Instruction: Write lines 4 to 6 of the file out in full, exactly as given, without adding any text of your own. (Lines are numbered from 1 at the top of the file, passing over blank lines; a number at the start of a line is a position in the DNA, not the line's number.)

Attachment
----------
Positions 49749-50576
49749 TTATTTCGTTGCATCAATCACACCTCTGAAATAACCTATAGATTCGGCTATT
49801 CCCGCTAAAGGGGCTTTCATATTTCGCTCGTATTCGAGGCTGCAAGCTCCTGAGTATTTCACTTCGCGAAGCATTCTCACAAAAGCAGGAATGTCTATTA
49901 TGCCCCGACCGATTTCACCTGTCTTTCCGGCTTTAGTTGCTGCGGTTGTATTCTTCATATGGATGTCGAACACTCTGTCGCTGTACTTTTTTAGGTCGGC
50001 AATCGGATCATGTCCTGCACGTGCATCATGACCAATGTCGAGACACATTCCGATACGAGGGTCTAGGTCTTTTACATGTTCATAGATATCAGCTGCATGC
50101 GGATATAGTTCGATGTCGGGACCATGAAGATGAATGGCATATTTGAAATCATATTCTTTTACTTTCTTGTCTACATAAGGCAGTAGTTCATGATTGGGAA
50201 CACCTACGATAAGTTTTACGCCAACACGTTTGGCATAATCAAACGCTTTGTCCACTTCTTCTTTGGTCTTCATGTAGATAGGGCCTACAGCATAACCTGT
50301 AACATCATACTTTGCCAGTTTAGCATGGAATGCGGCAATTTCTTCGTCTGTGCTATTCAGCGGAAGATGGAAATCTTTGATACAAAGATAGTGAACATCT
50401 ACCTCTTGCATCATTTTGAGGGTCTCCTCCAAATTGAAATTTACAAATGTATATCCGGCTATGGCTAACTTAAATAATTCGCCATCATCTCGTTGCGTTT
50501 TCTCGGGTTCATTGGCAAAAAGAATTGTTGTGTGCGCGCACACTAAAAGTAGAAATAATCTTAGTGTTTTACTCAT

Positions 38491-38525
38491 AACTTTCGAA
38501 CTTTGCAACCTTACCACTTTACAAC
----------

49901 TGCCCCGACCGATTTCACCTGTCTTTCCGGCTTTAGTTGCTGCGGTTGTATTCTTCATATGGATGTCGAACACTCTGTCGCTGTACTTTTTTAGGTCGGC
50001 AATCGGATCATGTCCTGCACGTGCATCATGACCAATGTCGAGACACATTCCGATACGAGGGTCTAGGTCTTTTACATGTTCATAGATATCAGCTGCATGC
50101 GGATATAGTTCGATGTCGGGACCATGAAGATGAATGGCATATTTGAAATCATATTCTTTTACTTTCTTGTCTACATAAGGCAGTAGTTCATGATTGGGAA